Aeras, a nonprofit organization dedicated to developing vaccines against tuberculosis (TB), announced the publication of the full results from a Phase 2, randomized, controlled clinical trial of two TB vaccines– the currently available BCG vaccine and an investigational vaccine, H4:IC31–in the New England Journal of Medicine (NEJM).
This proof-of-concept study showed that vaccination can reduce the rate of sustained TB infections in a high-transmission setting, such as in uninfected, healthy adolescents in the Western Cape of South Africa where the study was conducted. In the trial, revaccination with BCG significantly reduced sustained TB infections in adolescents with a 45.4% vaccine efficacy.
Rate of sustained TB infections
H4: IC31 also reduced sustained infections, although not at statistically significant levels, showing 30.5% vaccine efficacy. However, the trend observed for H4: IC31 is the first time a subunit vaccine has shown any signal that it may be able to protect against TB infection or disease in humans. In the trial, TB infections were measured by a blood test (QuantiFERON-TB Gold In-Tube (QFT)) converting from negative to positive, and sustained infections were defined by a QFT test that remained positive for at least six months.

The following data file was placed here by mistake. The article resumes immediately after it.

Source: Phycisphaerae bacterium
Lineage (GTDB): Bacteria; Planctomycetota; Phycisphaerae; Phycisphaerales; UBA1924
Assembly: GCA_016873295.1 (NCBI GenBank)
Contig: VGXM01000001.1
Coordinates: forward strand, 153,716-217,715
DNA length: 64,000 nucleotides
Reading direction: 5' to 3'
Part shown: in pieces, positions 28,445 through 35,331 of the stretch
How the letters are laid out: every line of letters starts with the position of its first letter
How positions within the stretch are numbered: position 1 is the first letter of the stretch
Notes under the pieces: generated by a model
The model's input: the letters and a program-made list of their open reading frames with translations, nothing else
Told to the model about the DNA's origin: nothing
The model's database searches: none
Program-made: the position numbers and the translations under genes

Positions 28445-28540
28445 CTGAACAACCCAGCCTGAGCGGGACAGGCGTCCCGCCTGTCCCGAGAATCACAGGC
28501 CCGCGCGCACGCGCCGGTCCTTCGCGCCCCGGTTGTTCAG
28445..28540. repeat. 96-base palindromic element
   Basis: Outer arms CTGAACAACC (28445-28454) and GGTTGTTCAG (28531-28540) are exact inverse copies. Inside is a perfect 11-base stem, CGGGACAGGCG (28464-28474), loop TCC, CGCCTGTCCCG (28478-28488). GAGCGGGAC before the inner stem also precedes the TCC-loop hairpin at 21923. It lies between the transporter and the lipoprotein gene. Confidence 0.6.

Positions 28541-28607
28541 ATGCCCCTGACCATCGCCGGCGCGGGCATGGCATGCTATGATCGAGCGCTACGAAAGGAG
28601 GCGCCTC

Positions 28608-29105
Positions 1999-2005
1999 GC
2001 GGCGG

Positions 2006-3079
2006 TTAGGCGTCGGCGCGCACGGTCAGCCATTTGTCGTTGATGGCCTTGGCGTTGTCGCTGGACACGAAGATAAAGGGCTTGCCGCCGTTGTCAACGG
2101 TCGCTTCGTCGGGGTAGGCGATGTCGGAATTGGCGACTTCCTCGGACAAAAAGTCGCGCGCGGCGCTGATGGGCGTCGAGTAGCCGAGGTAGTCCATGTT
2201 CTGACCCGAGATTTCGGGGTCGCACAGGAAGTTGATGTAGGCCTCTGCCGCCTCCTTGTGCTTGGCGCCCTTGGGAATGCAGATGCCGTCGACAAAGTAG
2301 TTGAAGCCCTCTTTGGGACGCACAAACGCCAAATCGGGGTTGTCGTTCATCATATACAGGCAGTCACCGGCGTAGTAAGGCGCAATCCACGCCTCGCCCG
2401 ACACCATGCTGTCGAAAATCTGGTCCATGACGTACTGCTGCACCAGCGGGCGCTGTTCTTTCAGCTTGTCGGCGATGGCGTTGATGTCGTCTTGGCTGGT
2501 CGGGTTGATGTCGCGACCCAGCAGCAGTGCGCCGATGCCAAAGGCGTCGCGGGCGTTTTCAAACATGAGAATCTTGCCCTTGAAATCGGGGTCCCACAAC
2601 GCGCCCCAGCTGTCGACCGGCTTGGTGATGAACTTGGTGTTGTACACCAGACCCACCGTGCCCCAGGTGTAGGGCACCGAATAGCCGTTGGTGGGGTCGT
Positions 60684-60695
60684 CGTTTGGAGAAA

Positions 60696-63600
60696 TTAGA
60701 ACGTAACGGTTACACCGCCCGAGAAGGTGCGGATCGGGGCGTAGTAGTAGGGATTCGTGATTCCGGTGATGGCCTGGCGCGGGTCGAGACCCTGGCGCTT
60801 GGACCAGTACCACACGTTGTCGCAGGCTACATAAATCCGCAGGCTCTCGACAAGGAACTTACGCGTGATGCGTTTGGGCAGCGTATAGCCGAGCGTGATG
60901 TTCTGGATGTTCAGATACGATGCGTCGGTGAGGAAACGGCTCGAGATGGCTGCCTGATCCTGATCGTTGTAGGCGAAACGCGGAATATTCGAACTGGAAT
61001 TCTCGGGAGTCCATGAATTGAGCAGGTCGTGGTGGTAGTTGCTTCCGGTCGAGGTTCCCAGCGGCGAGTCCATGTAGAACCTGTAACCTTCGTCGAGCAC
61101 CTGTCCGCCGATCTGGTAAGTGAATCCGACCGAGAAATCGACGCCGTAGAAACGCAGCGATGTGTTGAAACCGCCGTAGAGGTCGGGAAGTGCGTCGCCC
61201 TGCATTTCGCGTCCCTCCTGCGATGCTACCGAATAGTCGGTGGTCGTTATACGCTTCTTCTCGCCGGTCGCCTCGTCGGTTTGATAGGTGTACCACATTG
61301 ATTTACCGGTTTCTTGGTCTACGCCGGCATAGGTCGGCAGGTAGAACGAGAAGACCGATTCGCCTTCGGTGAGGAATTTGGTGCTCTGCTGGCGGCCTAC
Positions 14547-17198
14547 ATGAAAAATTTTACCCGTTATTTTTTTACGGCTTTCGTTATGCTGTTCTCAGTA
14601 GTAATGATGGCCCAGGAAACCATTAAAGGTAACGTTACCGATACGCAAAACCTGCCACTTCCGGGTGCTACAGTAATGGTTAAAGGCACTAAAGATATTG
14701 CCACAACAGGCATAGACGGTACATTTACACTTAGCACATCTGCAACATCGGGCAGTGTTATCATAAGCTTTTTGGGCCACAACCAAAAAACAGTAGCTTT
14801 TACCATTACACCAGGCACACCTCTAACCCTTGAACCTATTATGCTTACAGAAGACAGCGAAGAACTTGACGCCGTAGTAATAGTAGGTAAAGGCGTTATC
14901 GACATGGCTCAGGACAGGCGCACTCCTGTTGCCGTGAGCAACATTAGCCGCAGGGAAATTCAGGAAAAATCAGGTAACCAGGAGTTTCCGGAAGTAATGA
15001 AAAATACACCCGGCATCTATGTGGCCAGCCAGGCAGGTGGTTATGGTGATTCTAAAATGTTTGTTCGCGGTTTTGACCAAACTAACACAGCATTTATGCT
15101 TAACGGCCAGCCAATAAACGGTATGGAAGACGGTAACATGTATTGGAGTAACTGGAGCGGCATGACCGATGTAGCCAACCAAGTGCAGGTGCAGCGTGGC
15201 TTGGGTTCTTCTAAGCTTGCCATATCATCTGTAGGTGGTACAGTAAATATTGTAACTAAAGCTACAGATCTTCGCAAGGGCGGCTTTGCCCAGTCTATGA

New concepts in clinical trials
Jacqueline Shea said: "With this study, we showed that vaccines against TB infection can work. The results highlight the importance of investing in new approaches to fighting the leading infectious disease killer and to evaluating new concepts in clinical trials. Further, the collaborative effort established between industry leaders, nonprofits, and clinical sites during this trial showed how powerful combining such forces can be for developing new interventions against a global health threat.
"The BCG results are important findings with significant public health implications that could lead to saving millions of lives. Likewise, the novel prevention-of-infection trial design can be used to inform clinical development of new vaccine candidates before entry into large-scale prevention-of-disease efficacy trials. We are very grateful to the trial participants and our partners and funders who enabled the conduct of this trial."
BCG is the only licensed tuberculosis vaccine available globally. H4: IC31 is an investigative subunit vaccine candidate being developed jointly by Aeras and Sanofi Pasteur, the vaccines business of Sanofi (EURONEXT: SAN) (NYSE: SNY), and the Statens Serum Institut. The clinical trial was funded by Sanofi Pasteur, the United Kingdom's Department for International Development, The Bill & Melinda Gates Foundation and Aeras.
The clinical trial was conducted at the South African Tuberculosis Vaccine Initiative (SATVI) at the University of Cape Town and at the Emavundleni Research Centre (part of the Desmond Tutu HIV Centre). The study was approved by the Medicines Control Council of South Africa and the relevant local independent ethics committees.